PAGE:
Dr. Jack Hunter, Anthropology, Animism, Panpsychism and What’s Next|383|

#24
What do you make of animism vs idealism? Does the "vs" make sense? Or are we talking about two different categories?

Returning to that question, Jack Hunter makes the point that primitive societies should be listened to more, and we should avoid interpreting everything they say through Western cultural norms. I guess one thing is clear, they talk a lot about different spirits, and hardly at all about Idealism! This makes me wonder if we are still focused too much on a Western concept - namely the idea that reality should ultimately be incredibly simple.

Aren't we are in danger of taking a whole mass of complicated phenomena, and forcing them into the model of Idealism?

David
 
#25
I am not a philosopher but I think this article might be relevant, it's a guest post on Bernardo's blog:

https://www.bernardokastrup.com/2017/06/is-panpsychism-irreconcilable-with.html


My personal view is that the physical universe is like a simulation running, not in a computer, but in the mind of God (consciousness). That explains a lot, including all the evidence that the universe is a simulation and the evidence from quantum mechanics (double slit experiments, quantum entanglement, and the quantum Zeno effect) suggesting that consciousness is fundamental and that matter depends on consciousness for it's existence

http://ncu9nc.blogspot.com/p/occasionally-i-post-something-to.html#misc_universe_sim_god


The belief that the physical universe exists in the mind of God is found in the Christian tradition as Palamite Panentheism (that's pan-en-thesim, not to be confused with pantheism)

https://ncu9nc.blogspot.com/2015/03/realizing-ultimate.html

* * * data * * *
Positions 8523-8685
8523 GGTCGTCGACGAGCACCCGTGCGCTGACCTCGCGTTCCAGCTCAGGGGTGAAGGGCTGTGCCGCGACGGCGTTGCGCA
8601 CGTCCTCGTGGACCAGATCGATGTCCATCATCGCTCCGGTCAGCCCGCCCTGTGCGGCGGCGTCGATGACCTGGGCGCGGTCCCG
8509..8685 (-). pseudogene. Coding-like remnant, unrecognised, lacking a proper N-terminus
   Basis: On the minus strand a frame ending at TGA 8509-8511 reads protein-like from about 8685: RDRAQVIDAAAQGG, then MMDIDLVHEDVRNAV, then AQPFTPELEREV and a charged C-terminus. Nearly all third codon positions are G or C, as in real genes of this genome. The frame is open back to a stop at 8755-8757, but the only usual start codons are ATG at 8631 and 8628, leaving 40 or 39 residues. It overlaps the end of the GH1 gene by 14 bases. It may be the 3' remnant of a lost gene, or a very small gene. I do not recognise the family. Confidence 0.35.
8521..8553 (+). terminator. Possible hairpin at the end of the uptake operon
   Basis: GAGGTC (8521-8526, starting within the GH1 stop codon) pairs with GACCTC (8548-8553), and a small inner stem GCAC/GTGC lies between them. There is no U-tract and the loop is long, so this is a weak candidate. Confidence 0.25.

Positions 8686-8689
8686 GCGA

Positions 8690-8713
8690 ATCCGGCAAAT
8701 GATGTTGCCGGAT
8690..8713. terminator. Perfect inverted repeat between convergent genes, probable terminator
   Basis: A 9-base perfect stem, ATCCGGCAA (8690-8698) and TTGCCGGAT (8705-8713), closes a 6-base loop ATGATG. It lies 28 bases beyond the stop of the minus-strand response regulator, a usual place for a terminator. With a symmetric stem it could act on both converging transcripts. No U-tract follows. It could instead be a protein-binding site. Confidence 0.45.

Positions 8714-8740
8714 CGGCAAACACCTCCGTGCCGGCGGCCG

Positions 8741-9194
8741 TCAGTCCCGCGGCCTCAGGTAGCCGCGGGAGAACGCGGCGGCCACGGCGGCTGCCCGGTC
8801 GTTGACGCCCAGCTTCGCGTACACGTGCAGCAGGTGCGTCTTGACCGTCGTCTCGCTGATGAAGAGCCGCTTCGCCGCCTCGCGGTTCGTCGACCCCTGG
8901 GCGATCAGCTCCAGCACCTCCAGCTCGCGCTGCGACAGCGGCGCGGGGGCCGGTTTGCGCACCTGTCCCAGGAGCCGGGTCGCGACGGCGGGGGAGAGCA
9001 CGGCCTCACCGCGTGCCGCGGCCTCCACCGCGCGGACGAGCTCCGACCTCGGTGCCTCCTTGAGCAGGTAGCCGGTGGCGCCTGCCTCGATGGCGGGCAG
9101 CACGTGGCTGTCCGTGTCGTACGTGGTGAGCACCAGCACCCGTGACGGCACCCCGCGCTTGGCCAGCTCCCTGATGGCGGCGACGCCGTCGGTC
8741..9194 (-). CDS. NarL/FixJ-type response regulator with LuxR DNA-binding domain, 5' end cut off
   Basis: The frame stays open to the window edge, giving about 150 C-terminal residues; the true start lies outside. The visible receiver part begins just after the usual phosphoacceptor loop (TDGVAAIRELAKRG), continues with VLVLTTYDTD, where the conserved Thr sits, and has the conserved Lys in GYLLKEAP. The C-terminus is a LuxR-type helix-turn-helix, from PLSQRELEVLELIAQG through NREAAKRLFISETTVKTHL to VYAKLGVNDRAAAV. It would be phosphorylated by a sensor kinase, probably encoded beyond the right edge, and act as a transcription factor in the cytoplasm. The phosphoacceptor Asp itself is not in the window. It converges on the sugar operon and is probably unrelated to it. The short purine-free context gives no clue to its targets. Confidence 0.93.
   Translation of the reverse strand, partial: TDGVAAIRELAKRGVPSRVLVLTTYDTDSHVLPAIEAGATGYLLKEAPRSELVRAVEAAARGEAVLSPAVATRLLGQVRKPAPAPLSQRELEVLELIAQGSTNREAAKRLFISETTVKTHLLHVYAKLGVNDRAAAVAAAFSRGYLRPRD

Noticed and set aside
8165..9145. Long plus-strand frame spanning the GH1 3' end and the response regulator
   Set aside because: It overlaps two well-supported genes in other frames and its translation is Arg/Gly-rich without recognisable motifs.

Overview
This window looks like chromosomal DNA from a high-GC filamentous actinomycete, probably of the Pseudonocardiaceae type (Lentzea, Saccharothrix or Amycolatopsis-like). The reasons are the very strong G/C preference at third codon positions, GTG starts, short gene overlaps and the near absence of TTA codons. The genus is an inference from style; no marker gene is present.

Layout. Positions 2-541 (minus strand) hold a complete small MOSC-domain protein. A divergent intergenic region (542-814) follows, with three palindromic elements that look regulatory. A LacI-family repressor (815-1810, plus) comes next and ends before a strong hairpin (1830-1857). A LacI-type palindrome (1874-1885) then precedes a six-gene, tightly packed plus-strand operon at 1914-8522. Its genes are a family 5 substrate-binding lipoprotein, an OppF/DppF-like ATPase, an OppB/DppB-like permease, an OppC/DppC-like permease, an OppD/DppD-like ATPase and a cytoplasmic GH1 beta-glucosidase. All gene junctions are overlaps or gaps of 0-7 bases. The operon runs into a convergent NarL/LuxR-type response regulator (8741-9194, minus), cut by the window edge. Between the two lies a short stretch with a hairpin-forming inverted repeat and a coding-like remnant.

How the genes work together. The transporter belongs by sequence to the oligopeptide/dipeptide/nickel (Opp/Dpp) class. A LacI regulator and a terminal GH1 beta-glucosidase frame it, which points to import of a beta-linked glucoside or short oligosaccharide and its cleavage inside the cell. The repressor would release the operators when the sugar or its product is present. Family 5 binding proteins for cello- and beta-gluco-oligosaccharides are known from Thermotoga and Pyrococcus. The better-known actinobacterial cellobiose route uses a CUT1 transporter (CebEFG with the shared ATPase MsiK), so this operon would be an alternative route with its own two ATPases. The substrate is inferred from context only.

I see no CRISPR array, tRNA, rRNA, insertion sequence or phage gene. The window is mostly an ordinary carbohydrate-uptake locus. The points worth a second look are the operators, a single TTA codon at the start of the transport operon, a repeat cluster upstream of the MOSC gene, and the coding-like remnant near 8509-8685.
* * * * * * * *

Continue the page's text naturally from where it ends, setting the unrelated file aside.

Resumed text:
I think I generally agree with almost everything yr saying... I mean, at some point this gets down to the limits of language and the differences in our experience. it's just kinda funny to see folks who are coming from the strong belief in materialism try to warm up to panpsychism :)
 
#26
Still his "One School, One Planet" -- YIKES! Does this not scream of One World/New World Order Disney social programming?
I totally get yr point! I mean, I think Jack is coming from a really great place with what he's doing, but it's not like we can pretend like these other forces/influences are not at play.
 
#27
But, like Jack, I don't think that animism is the last word here. To me its more a political expression - in the sense that it stands as a clear counterpoint to materialism.
nicely put. thx.

However we are inherently conditioned by a cultural agency that delivers materialism and liberalism as a kind of toxic impost on our natural consciousness, which, I believe, is natively animistic. There's a thing in psychology whereby children go through an 'animistic' phase, and this is considered mostly to be some kind of inexplicable throw back to a 'primitive' 'pre-rational' mentality that is 'corrected' by proper education and mental conditioning. That's why children's stories are full of talking ducks, toothbrushes and sponges.

But I argue that our ancestors were naturally animistic. There was no mechanistic or materialistic option open to them.The human reality was full of spirits - agencies - persons. Retreat from animistic awareness has been an intellectual process that rendered the divine spiritually dull through theory and dogma. In fact we retain that native animism and it is everywhere present in our culture, at least in vestigial form, if we go looking with curiosity and an open mind.
wow... excellent!